LIV’s major future might depend upon a bold new strategy

In early 2022, Majed Al-Sorour, then CEO of LIV Golf, made a strong impression at major golf championships .

“What if the experts decide not to compete with our players? I will celebrate. I will create my own major leagues for my players,” he told Zach Helfand of The New Yorker. “Honestly, I think all tournaments are run by people who don’t understand business.” claiming his comments were taken out of context but to no avail, his words fell on the golf world like a hand grenade. At this point,

LIV showed a passing interest in the art of diplomacy, instead favoring the slightly simpler strategy of burning sports facilities to the ground. As the first new golf tournament in decades, their strategy is disruption – a performance art form that doesn’t have many opportunities to partner with existing golf facilities.

Until about a week ago.
Then came the news from the Official World Golf Ranking: The request to include

LIV was denied. While Rank’s decision wasn’t exactly a surprise — it had been threatening to disavow LIV for refusing to follow OWGR guidelines for months — it landed painfully at LIV headquarters. The league knows that OWGR is its best chance for long-term participation in the major leagues. Without inclusion in the system and without valuable ranking points that allow players to qualify for golf’s major championships, LIV players will fall into the abyss of playing golf without qualifying Participate in the main tournament.

Takes us to Miami. Over the weekend, as LIV played its final tournament of its second season, several reports said the federation had begun discussions with golf’s governing bodies about exemptions for future major championships. their response.

(Each major golf championship is governed by a different governing body: Augusta National for the Masters, PGA of America for the PGA Championship, USGA for the US Open and R&A for the Open Championship.)

Yes, The news spelled doom for the up-and-comers, who found themselves without any alternatives to qualify for major championships. But it also represents a significant change in approach, a new strategy on which the entire future of the major LIV championship may depend: diplomacy

No, LIV has not been one for kinship with the governing bodies for much of its existence, but according to a Telegraph report connecting the league with the R&A, that’s is the approach the league has taken in the wake of the OWGR news. According to the report, LIV asked the R&A for 12 exemptions into the next Open Championship, reportedly offering its considerable Saudi war chest as leverage to help the R&A advance its own sustainability and sport-growing initiatives.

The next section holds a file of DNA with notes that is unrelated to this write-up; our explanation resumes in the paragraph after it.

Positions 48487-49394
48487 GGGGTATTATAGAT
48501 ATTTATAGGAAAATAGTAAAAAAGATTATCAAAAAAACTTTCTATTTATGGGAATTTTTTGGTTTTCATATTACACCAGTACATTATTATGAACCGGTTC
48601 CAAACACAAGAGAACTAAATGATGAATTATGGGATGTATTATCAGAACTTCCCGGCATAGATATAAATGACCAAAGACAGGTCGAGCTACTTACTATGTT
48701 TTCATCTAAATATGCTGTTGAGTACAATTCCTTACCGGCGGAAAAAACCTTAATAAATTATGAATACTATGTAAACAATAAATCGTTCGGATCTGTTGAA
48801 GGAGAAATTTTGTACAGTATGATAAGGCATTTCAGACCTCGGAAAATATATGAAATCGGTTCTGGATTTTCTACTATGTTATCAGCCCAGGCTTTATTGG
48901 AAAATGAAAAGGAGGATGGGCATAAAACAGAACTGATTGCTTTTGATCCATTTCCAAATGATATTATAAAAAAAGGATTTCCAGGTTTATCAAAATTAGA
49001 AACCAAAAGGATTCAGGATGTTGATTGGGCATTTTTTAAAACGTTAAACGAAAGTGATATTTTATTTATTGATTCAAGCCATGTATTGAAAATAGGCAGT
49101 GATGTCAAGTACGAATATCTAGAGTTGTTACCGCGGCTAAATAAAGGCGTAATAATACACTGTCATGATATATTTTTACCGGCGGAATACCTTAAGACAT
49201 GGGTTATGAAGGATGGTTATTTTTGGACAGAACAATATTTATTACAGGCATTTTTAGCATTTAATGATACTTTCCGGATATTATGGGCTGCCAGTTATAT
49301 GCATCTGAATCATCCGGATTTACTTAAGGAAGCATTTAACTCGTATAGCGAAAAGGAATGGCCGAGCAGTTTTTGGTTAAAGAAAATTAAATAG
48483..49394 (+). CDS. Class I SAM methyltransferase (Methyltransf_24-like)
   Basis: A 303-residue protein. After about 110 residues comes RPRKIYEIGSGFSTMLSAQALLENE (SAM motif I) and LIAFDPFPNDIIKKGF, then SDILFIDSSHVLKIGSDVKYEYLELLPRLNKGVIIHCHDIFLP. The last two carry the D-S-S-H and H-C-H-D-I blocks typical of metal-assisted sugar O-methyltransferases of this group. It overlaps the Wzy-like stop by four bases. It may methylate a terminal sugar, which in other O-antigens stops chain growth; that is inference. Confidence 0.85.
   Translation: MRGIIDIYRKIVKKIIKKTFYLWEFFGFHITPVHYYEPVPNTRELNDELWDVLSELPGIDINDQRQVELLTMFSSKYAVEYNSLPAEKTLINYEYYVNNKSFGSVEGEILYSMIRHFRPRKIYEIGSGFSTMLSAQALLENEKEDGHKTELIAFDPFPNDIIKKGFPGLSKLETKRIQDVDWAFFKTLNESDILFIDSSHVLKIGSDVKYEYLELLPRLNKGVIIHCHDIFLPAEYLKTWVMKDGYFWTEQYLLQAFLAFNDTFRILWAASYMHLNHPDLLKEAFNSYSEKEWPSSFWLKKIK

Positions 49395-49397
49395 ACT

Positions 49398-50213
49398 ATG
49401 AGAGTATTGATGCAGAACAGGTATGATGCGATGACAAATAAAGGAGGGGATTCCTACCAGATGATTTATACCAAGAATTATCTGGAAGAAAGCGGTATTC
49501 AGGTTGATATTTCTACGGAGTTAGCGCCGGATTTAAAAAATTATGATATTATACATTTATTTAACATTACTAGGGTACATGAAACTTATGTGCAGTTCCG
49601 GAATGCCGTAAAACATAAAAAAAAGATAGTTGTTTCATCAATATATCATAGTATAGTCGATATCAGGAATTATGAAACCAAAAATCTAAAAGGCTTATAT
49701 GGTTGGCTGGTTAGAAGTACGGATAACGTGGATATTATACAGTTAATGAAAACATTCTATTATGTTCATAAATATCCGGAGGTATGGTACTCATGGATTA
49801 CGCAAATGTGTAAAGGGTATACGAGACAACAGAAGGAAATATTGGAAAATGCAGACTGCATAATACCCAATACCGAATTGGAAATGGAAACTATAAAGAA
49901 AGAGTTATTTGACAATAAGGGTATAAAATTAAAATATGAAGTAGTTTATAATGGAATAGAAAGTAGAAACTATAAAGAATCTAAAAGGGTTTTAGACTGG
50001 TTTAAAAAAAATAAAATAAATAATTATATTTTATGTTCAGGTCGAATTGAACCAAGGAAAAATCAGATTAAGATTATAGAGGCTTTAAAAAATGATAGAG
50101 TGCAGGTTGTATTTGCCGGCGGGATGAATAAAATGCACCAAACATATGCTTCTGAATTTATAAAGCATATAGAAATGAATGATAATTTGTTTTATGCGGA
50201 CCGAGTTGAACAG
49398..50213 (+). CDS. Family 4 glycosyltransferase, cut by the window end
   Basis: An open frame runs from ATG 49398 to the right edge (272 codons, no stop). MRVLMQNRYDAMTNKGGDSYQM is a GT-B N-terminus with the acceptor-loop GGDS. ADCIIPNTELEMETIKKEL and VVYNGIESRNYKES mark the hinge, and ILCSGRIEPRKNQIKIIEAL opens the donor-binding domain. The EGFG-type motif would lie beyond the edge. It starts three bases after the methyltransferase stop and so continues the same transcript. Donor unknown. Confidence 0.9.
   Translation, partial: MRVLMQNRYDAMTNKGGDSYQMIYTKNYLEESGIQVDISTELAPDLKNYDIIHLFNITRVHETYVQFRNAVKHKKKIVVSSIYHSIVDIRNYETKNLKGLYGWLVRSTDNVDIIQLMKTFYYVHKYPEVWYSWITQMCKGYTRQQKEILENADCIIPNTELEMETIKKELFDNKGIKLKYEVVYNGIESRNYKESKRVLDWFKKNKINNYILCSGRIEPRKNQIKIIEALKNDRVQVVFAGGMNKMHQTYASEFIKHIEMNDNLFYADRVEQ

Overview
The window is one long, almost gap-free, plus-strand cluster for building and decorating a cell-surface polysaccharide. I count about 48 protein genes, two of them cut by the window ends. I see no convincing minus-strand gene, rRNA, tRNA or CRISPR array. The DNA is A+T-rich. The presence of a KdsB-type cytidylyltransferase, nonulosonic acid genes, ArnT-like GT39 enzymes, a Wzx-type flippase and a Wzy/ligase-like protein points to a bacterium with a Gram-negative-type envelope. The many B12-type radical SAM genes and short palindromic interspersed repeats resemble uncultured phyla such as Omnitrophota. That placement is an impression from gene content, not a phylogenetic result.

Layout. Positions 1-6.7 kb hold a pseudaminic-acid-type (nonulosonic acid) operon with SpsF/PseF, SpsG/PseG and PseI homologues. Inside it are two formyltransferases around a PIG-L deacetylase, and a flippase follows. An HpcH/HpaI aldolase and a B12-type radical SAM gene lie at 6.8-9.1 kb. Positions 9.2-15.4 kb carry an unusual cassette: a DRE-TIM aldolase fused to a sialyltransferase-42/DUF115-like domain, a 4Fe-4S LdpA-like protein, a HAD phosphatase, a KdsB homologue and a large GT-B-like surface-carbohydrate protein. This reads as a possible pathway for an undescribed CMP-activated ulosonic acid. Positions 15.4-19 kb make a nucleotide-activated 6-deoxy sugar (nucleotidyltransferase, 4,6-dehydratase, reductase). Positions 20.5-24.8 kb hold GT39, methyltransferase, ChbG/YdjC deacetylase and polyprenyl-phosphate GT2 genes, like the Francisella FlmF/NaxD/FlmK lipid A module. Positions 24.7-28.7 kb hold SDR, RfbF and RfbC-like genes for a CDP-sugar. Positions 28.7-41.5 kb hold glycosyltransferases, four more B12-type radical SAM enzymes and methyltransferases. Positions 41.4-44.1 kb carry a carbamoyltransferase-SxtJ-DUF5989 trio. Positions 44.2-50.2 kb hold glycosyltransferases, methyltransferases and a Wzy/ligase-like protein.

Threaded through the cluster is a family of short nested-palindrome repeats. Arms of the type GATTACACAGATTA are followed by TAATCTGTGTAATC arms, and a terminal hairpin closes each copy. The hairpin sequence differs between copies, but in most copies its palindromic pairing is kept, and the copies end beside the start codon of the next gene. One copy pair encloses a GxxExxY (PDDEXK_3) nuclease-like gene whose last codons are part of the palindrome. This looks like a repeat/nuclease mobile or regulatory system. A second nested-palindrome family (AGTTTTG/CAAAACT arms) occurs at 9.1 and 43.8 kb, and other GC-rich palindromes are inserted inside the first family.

It’s not exactly clear what form these negotiations have taken, or if the offer has been as simple as cash-for-exemptions. But it is not hard to see how LIV could employ a similar strategy with both the PGA of America and USGA, both of whom could use the cash infusion to support the sport’s interests. The Opens (British and U.S.) would represent notably fertile ground for LIV’s efforts, considering both championships have made no effort to restrict LIV players from their fields since the advent of the league.

Of course, there’s room to doubt the governing bodies would consider taking the money, especially given their standoffish approach toward LIV and its Saudi financiers over the last two years. And it’s not clear if such an agreement would even be possible under the current field structure of the majors. But there was room to doubt the same of the PGA Tour until June 6, when Jay Monahan announced an earth-shattering framework agreement with LIV’s financiers, the Saudi PIF. The short of that situation is the same as this one: it’s easy to sound high-and-mighty until you’re staring at a very big check.

It is slightly easier to understand the upshot for the upstarts. There’s little doubt that LIV’s future is inextricably tied to its ability to offer major championship eligibility to its players, and an agreement with the governing bodies would allow the league to have that without compromising on the values — smaller fields, shorter tournaments, no qualifying structure — that led to its rejected OWGR application.

The Telegraph places the negotiations in the “early” stages, but the mere announcement of discussions represents a significant development for the league. Irrespective of a possible definitive agreement with the PGA Tour, it seems LIV is open for business with golf’s governing bodies.

There will be no “new majors” for LIV players, but there may be majors after all. As LIV seems to be learning, sometimes it’s best to govern with a carrot, not a stick.

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